The draft guidance also acknowledges that RSE licensees may consider engaging in stewardship activities as part of the prudent management of investments, provided that they can demonstrate:
- the value creation over time;
- the activity being appropriate in the context of the RSE licensee’s operations, resources and investment mix;
- how the activity is publicly disclosed (and, in doing so, RSE licensees will need to consider the various confidentiality issues that may limit the ability of licensees to disclose stewardship activities); and
- the activity is being undertaken on a cost-effective basis.
Taking a step back, somewhat unexpectedly the draft guidance on stewardship does not go much further than the existing best interests and sole purposes obligations on RSE licensees. The guidance merely articulates that APRA considers stewardship is reasonable where it is in the best financial interests of members and consistent with the investment strategy.
Member disclosure considerations
The draft guidance also discusses APRA’s expectations as to particular areas of investment governance that should be subject to enhanced disclosure to members, including that RSE licensees:
- consider how to articulate investment risk objectives to enhance member understanding of investment risk, including how risk appetite tools and qualitative statements support traditional quantitative metrics (eg no more than x negative investment returns in a period of y years);
- clearly communicate to members how they screen proposed investments and the potential effect of these screens (in the context of articulating investments risks to members);
- consider how significant deviations in asset allocations are disclosed; and
- publicly disclose how they use their voting or investment power to generate value in investments to engage in stewardship activities.
The enhanced disclosure expectations remind RSE licensees to be cautious in ensuring their communications regarding investment governance are accurate. Public communications that are not consistent with the RSE licensee’s operations, or with what has been agreed at the underlying investment level, risk being misleading or deceptive, which could be seen as greenwashing. These risks are explored in greater detail in our previous Insight.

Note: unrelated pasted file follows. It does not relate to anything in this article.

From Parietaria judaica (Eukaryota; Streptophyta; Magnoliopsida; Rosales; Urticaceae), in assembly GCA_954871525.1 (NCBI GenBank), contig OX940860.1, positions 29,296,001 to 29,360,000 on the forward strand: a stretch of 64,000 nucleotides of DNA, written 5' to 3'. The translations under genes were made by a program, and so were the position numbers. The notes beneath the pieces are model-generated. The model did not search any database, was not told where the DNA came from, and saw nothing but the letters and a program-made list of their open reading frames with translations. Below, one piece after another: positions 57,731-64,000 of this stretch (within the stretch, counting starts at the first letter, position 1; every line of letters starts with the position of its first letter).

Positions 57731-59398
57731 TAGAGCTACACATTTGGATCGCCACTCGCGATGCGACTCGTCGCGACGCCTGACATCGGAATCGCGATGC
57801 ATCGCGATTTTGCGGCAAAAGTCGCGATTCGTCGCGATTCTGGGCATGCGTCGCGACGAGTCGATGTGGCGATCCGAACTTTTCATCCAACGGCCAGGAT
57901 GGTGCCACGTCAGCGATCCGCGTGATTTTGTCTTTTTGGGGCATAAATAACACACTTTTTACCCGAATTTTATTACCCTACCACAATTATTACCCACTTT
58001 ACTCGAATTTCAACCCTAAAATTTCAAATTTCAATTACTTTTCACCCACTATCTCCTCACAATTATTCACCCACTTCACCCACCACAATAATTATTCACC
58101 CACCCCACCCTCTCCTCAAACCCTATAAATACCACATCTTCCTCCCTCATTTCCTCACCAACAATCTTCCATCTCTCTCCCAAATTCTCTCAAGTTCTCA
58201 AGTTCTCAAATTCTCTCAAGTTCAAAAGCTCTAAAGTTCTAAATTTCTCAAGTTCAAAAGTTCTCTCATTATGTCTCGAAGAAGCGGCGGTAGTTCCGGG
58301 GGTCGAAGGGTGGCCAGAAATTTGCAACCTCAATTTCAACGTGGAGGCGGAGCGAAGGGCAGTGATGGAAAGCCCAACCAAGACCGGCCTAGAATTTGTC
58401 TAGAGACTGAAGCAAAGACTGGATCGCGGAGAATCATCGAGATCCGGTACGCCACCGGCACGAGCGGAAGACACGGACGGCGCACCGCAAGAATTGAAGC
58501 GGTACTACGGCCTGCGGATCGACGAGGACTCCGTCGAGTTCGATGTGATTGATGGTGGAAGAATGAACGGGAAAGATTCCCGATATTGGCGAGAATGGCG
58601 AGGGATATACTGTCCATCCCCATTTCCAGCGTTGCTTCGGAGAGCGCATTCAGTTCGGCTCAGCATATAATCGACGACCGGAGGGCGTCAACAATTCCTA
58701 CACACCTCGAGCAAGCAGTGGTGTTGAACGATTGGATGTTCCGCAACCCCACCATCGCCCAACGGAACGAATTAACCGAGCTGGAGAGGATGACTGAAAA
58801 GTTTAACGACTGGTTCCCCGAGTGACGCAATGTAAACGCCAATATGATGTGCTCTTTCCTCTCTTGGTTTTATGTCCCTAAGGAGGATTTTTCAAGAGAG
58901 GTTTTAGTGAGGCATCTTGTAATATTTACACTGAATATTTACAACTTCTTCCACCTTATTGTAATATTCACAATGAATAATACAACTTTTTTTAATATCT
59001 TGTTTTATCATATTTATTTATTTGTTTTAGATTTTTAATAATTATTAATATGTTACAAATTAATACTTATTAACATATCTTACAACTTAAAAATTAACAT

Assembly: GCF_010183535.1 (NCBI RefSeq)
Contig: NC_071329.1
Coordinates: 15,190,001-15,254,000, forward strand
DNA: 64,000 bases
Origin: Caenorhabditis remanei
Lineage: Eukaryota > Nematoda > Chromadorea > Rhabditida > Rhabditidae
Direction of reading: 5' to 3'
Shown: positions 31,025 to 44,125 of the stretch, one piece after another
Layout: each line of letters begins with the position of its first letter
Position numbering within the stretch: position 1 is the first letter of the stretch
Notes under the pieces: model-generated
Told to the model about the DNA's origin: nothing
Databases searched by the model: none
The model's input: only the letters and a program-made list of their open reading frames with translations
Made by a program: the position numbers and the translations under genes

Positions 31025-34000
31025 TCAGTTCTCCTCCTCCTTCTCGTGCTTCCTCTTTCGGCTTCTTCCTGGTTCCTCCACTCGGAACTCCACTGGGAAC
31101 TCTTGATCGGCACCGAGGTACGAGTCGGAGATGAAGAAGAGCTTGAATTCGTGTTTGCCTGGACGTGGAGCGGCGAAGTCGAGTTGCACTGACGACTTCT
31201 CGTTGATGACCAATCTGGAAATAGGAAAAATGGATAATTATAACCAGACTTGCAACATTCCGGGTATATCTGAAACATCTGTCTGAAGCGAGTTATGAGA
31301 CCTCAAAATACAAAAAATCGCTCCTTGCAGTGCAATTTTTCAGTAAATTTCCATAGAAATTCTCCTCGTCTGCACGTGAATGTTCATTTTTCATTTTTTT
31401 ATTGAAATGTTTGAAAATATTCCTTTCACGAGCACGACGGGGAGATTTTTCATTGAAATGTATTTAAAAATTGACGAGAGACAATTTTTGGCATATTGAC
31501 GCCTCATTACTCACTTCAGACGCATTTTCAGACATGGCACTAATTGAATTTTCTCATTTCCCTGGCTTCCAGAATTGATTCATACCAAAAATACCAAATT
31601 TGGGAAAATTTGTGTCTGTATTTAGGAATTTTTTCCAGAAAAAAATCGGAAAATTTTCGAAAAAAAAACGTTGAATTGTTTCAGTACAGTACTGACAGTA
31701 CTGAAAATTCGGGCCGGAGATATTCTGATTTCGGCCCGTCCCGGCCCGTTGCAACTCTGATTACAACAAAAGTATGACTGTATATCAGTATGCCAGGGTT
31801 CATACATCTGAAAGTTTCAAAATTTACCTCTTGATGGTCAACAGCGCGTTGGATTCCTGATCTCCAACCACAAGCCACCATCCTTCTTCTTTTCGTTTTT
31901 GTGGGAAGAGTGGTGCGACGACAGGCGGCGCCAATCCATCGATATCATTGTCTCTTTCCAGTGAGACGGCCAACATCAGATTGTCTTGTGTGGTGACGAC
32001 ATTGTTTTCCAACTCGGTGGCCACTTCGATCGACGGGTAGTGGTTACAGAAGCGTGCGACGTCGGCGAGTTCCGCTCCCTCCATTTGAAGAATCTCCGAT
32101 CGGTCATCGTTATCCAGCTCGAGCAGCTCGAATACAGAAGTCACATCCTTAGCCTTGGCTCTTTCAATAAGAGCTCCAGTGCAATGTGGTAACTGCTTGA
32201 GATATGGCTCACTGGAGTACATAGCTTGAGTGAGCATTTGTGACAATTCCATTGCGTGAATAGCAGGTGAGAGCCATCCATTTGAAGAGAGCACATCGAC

Board involvement in investment strategy and supervision
Although it’s well understood that an RSE licensee’s board is ultimately responsible for ensuring its investment governance supports effective investment decisions that are consistent with the strategic direction of the RSE licensee, the draft guidance reinforces that boards must be effectively overseeing operations and regularly updated by their delegates. This includes:
- ensuring liquidity provider arrangements are subject to periodic review and regular oversight by the board;
- performance of investment options being reported to the board on at least a quarterly basis; and
- the board providing input on and challenges to the development and consideration of the plausible, but severe, scenarios most relevant to the RSE’s investments in the stress testing methodology.
Of particular note is APRA’s expectation that an RSE licensee’s board be able to demonstrate that it itself has an appropriate mix of investment skills and expertise. The existing SPG 530 stated ‘a prudent RSE licensee would have in place, or have access to, appropriate skills, expertise and resources’ – the distinct change in the guidance suggests that there is an expectation the board itself have an appropriate mix of investment skills and expertise (not merely access to external expertise and resources).
SPS 530 will commence on 1 January 2023, before the draft SPG 530 is finalised. APRA has confirmed that it expects RSE licensees will comply with the updated SPS 530 despite this timing gap (and, in doing so, they will need to carefully consider the extent to which they should now begin operationalising some of APRA’s guidance in the draft SPG 530, given that it may change before the final guidance is issued).
Therefore, it is important that superannuation funds are agile and fully understand their responsibilities under the updated SPS 530. Namely, that RSE licensees will need to:
- update their board-approved liquidity management plans to address the more prescriptive requirements set out in the new SPS 530 (particularly in relation to liquidity stress testing; the roles and responsibilities of the board, board committees and management; and reporting to the board);
- uplift their valuation governance framework, including having a board-approved valuation policy that addresses the various matters specified in the new SPS 530; and
- ensure their stress-testing program is approved by the board and addresses all the prescribed requirements set out in the new SPS 530.
Stakeholders are invited to provide feedback on draft SPG 530 before 17 March 2023, with the final version expected to be released in the second quarter of 2023.